An explosion at a Russian military base killed three personnel and caused a brief spike in radioactivity in a nearby Russian city. The Russian Defense Ministry has said that no “dangerous substances” were released into the atmosphere during the incident, but other government agencies reported that radiation readings briefly spiked before receding to normal levels.
The incident reportedly took place today near the village of Nenoksa, where a Russian Navy missile test range is located. Although the Russian government hasn’t given time specifics, radiation levels in the area started to rise about 10 minutes before 12 p.m. local time. The location is also 29 miles west of Severodvinsk, a city of 185,000.
According to The Barents Observer, the explosion took place on a barge or ship. The Russian Ministry of Defense, quoted by Russian state media, stated: "As a result of the accident, six representatives of the Ministry of Defense and a developer enterprise were injured of varying severity. Two specialists died from the wounds received. All the victims were promptly taken to a medical facility, where they received the necessary medical care."
Most news reports state two dead and eight wounded from the incident, but The Independent Barents Observer says that three were killed and 15 wounded—eight seriously.
The Ministry of Defense made clear that "there were no harmful emissions into the atmosphere, the radiation background is normal." Greenpeace, on the other hand, citing data from the government’s own Emergencies Ministry, revealed that radiation levels in Severodvinsk briefly reached 20 times normal levels. Greenpeace called on the Russian government to explain the release.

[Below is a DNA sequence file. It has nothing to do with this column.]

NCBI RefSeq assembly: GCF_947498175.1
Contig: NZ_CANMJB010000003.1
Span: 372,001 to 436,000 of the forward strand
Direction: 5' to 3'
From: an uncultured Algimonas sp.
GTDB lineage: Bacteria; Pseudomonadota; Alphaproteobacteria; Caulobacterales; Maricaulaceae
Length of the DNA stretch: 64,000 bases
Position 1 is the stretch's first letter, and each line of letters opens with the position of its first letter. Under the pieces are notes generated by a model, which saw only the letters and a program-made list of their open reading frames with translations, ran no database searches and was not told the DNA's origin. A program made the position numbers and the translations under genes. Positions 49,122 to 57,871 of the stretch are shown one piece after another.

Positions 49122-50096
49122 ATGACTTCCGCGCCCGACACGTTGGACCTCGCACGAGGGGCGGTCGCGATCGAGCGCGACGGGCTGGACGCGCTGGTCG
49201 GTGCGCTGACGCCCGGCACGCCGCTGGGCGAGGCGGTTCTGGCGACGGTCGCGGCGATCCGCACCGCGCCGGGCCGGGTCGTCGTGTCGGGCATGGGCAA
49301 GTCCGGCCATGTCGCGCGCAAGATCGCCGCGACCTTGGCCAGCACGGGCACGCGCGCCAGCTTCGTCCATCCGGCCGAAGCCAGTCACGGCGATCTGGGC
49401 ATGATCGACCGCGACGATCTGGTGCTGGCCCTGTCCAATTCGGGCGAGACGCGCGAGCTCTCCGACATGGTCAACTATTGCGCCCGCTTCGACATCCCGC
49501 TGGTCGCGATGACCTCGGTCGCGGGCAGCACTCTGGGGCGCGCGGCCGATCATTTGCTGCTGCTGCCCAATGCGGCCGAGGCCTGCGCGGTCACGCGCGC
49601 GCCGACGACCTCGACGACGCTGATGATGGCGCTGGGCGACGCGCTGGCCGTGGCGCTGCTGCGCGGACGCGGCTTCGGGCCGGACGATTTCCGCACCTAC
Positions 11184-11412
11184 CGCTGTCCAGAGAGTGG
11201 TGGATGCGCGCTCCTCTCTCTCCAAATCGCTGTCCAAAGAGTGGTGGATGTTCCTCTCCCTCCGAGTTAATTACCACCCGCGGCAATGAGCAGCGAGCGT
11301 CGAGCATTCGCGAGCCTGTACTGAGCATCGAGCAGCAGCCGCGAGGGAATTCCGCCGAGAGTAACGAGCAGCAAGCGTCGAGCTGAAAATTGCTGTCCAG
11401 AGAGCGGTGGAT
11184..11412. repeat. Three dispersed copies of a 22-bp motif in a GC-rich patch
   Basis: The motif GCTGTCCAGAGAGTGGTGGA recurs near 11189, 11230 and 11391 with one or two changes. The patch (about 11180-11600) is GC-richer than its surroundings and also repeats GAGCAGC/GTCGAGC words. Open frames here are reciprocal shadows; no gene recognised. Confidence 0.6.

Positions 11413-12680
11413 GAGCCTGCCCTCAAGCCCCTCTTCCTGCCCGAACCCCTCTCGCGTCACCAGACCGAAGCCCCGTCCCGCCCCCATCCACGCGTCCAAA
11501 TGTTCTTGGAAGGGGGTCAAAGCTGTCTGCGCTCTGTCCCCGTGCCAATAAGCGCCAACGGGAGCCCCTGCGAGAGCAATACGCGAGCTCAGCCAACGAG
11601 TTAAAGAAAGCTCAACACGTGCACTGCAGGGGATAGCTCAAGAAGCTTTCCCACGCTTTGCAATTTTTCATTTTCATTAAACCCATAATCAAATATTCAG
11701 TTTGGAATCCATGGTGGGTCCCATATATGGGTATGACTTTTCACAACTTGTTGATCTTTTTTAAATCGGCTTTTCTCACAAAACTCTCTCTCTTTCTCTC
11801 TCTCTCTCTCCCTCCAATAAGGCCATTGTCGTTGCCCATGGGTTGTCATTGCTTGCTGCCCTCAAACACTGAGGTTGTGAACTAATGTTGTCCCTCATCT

The BBC, in its reporting of the incident, wrote, “A woman in Severodvinsk named only Alina told Russian news site lenta.ru: 'I work in the hospital where they're bringing the injured. They advise everyone to close their windows and drink iodine, 44 drops per glass of water.'"
The U.S. Centers for Disease Control (CDC) says potassium iodide is used to prevent the buildup of the radioactive isotope Iodine-131 in the thyroid gland, which could lead to thyroid cancer. Iodine-131, the CDC explains, “is produced commercially for medical and industrial uses through nuclear fission. It also is a byproduct of nuclear fission processes in nuclear reactors and weapons testing.”
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